China’s home rental market primed for growth as high interest rates, stuttering economy shift demand from buying to leasing: JLL report

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The multifamily market penetration rate in Shanghai – its share of the entire rental sector – is tipped to surge to 15 per cent by 2030 from 5 per cent this year, the report said. Rents are likely to grow in a range of between 3 per cent and 5 per cent.


Anger mounts as China’s property debt crisis leaves flats unfinished

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Shanghai is likely to receive as much as 9 billion yuan (US$1.25 billion) of investment in the multifamily sector this year, said Robert Anderson, director, head of living, Asia-Pacific capital markets at JLL, in an interview.

The demand for multifamily housing in Shanghai and other tier-1 cities in the mainland is underpinned by the migrant population, which comprises between 35 per cent and 50 per cent of China’s total population, he said.

In Shanghai alone, there are an estimated 10 million migrants, creating a massive market, Anderson added.

“There is genuine imbalance between the supply and demand of multifamily product in mainland China,” said Anderson. “As it currently stands, multifamily supply is limited given the sector’s nascency, but demand for rental housing is at an all-time high.”

With Shanghai gaining steam in the sector and other cities likely to follow suit, “the country is primed to become a leading multifamily market in Asia-Pacific,” said JLL.

Policy support is also expected to boost investment in the segment after Beijing made it clear that housing should be a commodity and not an investment. The China Banking Regulatory Commission has given the green light for insurance funds to invest in the housing market, and central authorities have highlighted the need to pay greater attention to the construction of affordable rental housing across the nation.

“Furthermore, Chinese Reits (real estate investment trusts) provide exit liquidity,” Anderson said. “Being one of the few asset classes that can be listed on Chinese Reits, there is perceived longevity to the asset class and this will further guide capital to participate in the long-term rental apartment investment market and promote the healthy development of the industry.”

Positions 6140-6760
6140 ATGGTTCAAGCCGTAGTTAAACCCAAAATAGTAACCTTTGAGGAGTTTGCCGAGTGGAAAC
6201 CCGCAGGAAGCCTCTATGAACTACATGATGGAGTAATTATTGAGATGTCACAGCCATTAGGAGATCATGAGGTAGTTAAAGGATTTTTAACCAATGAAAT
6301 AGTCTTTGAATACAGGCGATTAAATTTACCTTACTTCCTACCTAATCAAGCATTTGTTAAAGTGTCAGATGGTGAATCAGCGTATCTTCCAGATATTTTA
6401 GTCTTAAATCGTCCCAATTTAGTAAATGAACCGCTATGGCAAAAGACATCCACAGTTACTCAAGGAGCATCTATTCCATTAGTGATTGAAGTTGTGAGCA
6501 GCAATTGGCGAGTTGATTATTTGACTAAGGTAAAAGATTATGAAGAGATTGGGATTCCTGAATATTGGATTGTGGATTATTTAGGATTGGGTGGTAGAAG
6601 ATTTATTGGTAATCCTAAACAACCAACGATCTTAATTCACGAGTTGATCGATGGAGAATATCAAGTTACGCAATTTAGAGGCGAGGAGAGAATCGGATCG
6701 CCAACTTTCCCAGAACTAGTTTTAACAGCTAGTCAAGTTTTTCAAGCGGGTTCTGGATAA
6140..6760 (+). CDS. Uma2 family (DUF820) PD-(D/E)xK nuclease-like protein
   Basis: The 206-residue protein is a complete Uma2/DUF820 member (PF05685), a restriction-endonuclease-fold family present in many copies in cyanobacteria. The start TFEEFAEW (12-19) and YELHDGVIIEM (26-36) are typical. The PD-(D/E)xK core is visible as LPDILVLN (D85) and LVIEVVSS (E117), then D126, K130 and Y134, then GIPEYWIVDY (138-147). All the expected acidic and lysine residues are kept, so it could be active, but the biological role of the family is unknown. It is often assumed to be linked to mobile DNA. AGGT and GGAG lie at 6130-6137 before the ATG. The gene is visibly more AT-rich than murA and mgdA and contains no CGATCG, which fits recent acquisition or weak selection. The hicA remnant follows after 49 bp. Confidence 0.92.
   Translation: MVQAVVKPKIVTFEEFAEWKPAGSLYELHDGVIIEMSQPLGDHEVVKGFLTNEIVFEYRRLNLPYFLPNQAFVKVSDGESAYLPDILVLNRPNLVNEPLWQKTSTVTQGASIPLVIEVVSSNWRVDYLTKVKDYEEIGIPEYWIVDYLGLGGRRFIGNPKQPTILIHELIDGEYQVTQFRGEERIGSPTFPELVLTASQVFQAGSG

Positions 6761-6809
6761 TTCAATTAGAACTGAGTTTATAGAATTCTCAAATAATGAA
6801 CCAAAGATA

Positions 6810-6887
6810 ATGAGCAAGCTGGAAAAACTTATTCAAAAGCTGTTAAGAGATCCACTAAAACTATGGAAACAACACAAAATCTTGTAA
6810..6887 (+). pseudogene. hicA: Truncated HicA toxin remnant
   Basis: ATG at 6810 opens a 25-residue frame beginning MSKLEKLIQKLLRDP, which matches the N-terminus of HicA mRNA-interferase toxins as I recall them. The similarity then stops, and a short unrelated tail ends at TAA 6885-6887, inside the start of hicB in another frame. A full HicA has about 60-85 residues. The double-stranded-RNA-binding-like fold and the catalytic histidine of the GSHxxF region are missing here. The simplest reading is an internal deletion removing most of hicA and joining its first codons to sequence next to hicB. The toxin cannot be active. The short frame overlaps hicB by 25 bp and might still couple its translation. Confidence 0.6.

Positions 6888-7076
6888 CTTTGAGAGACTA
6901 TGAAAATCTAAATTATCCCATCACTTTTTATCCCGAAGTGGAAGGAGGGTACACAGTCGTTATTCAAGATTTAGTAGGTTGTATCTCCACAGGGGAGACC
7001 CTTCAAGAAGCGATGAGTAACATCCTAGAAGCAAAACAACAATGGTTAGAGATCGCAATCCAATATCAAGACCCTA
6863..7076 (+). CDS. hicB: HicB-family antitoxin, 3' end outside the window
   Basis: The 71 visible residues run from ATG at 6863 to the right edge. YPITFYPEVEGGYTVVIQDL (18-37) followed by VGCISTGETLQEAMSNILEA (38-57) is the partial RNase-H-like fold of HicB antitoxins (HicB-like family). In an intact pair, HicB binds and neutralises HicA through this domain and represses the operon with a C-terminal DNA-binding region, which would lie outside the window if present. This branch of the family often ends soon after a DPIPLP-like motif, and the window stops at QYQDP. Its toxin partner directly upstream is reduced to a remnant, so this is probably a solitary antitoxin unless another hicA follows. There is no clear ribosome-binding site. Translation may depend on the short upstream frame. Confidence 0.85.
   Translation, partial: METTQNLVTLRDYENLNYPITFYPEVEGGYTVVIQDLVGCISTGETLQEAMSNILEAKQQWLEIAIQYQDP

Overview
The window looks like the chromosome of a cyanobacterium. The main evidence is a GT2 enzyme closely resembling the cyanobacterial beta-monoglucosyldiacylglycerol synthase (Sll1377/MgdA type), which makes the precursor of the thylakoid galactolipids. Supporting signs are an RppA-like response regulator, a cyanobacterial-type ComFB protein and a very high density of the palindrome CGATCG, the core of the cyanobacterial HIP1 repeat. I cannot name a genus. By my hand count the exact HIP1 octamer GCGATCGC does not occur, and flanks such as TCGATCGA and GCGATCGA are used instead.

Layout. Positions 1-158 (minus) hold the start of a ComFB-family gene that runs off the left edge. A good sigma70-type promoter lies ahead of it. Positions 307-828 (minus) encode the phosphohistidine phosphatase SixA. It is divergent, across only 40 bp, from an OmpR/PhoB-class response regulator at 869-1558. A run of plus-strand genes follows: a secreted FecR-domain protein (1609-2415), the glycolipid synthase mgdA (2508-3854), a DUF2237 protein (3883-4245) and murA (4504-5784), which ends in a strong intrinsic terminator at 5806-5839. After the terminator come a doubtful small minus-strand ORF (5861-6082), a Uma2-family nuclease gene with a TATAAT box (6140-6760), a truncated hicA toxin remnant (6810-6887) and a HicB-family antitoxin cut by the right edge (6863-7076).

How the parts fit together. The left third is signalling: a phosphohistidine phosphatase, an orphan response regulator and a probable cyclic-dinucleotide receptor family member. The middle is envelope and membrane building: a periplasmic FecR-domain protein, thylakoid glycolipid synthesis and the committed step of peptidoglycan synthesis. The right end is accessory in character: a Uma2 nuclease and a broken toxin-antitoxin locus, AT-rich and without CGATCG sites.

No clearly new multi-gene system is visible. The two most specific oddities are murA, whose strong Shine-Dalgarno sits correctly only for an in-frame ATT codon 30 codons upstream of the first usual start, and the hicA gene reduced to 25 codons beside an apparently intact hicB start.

For the whole of China, JLL estimates that there were 1.33 million multifamily units managed by the top 30 operators in the country as of June, an increase of 12 per cent from 2021.

The Asia-Pacific region and the US are also seeing robust growth in the multifamily asset category, with urbanisation, the number of single person households and delayed marriages, and demand for institutional investment opportunities on the rise.

JLL forecasts that investment in the segment in Asia-Pacific will more than double to US$20 billion by 2030.

Officials of New York-based CP Capital have visited Hong Kong and Singapore recently to make a sales pitch to potential investors. The company that focuses on multifamily housing in suburban areas of the US sought investors in Asia’s financial hubs willing to put at least US$1 million into its projects, said Jay Remillard, managing director at CP Capital US.

“In the suburbs, population growth is 5 per cent greater than in the urban areas,” he said. “If you look at average occupancy it has been 95 per cent in our assets, and once we hit that we typically sell the asset.”

CP Capital’s assets typically comprise 300 units and they usually sell the property within 30 months to three years of leasing the property, Remillard said.

Interest rates at a 22-year high in the US are also helping the sector, said Gavin Morgan, managing director, investments, at Grubb Properties, which operates multifamily properties in states such as New York, California, DC and Virgina.

“The essential housing component of multifamily, where Grubb Properties is focused, has achieved huge success,” Morgan said. “This is an area where demand will remain strong for at least another decade.”

In the US, more people are renting a home as ownership has “become more difficult with rising [interest] rates,” said Ernest Katai, executive vice-president and head of production at Berkadia, a joint venture between Berkshire Hathaway and Jefferies Financial Group.

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